With Labor Day right around the corner, I find my thoughts turning to a certain someone who entered this world on Labor Day many moons ago. Enough time has passed since that day that said little boy is now the father of a teenager, but when I was a junior in high school, he was the little imp I wrote the following anecdote about.
* * *
The bus pulled up in front of our house, and as I got off, I could hear Patty giggling, and Ben yelling excitedly that the bus was here, but the one I heard most was Danny’s jubilant, “De! De!”
I knew that when I opened the front door, he’d be there to greet me with the same cry as always, “Hi, De!”
Pesky stubborn old rat anyway.
Sure enough as I opened the door, he bounds off the last step and flies into my arms, loaded down with books, and nearly toppling me over. “Hi, De,” is all he says as he gives me a great big hug and kiss.
“Dan, I love you, but I’m not De!” Then I gladly hand him over to the girl behind me.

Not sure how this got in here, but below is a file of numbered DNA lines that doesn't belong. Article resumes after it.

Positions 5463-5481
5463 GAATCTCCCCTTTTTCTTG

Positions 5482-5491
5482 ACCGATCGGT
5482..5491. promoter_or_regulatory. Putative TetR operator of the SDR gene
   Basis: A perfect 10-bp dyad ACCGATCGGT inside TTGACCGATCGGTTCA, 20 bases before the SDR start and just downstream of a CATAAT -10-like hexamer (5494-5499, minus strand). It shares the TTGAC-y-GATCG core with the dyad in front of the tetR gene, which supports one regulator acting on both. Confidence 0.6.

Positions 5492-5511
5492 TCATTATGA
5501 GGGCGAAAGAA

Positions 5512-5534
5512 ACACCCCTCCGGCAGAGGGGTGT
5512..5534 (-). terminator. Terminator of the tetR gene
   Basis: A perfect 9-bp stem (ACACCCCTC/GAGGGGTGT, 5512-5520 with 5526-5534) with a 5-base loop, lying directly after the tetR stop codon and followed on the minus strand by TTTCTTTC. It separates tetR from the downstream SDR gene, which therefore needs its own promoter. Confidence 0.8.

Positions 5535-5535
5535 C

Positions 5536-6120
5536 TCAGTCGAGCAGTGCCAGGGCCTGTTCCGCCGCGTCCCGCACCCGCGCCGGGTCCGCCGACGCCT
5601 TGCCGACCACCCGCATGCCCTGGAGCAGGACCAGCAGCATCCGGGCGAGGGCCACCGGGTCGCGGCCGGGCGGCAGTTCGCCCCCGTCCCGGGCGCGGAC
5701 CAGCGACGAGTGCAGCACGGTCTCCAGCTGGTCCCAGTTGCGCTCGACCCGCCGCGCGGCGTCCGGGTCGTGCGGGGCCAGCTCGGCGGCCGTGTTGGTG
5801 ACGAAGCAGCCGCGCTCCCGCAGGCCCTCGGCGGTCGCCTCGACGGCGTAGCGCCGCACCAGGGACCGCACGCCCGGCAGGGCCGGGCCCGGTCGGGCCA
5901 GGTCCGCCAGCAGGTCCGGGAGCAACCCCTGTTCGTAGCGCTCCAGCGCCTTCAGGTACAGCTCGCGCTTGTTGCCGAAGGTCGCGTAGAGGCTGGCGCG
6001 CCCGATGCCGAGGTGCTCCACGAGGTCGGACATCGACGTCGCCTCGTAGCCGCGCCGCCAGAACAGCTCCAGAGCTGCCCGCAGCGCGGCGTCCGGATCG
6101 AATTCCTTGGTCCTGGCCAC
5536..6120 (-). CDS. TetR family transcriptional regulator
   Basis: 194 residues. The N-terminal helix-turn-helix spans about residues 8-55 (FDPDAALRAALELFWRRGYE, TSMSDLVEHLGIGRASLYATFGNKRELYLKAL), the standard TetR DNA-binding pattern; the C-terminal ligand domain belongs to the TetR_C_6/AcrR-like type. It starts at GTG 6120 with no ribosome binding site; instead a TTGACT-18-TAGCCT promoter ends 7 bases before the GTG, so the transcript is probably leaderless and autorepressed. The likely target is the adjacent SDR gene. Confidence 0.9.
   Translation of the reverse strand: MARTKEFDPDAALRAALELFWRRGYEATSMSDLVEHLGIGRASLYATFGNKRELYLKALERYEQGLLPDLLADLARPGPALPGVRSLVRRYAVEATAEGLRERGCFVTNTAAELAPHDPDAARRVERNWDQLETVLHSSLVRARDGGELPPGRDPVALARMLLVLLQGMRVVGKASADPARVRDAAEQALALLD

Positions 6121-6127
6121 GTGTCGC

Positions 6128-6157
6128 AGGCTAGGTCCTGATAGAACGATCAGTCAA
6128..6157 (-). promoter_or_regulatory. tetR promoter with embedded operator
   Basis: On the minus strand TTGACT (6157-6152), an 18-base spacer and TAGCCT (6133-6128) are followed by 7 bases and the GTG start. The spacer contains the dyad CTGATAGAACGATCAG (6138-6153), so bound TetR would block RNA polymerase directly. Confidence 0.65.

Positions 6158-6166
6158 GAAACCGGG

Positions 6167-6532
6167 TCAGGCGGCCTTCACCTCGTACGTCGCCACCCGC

Why don’t I ever come in the garage door, so Konnie can get attacked?
Danny gives Konnie the identical greeting, but he’s not satisfied. Five minutes later, he wants a drink and can’t find anyone who isn’t busy? So what does he do? Simple, he picks up his cup and trots in the living room, where I’m on the couch reading, and tugging on my pant leg, begs, “De, De, dink, peas.” And he shoves the cup up to me.
This time I get smart. “Konnie, Danny wants you to get him a drink.”
But to no avail. When Konnie tries to get him, and the cup, into the kitchen, he pulls away and, pointing to me, yells, “No, dat De!”
Dag blain brat anyway!
“All right, I’ll get it. But I’m not Konnie!”
This still isn’t the end for today. When Ben comes in my room to tell me Mom wants me to peel potatoes, he’s right behind Ben calling, “De.”
This isn’t her room.
“Just a second, Ben.” I ignore Danny.
All through dinner, he calls everyone by the name he uses for them after someone else says their name.
“Pass the potatoes please, Bonnie.”
“De, De, De.”
“Pass the Kool-Aid please, Bryon.”
“Be, Be, Be.”
“Hand me the beans please, Konnie.”
“De, De, De.”
If I recall correctly, when Ben was Danny’s age, he could tell us apart, he just couldn’t talk. I’m not sure I’m glad Danny can hear.
* * *
J Anyway, Happy birthday, Dan. I love you. And I’m glad you finally learned my name.
Happy writing everyone. J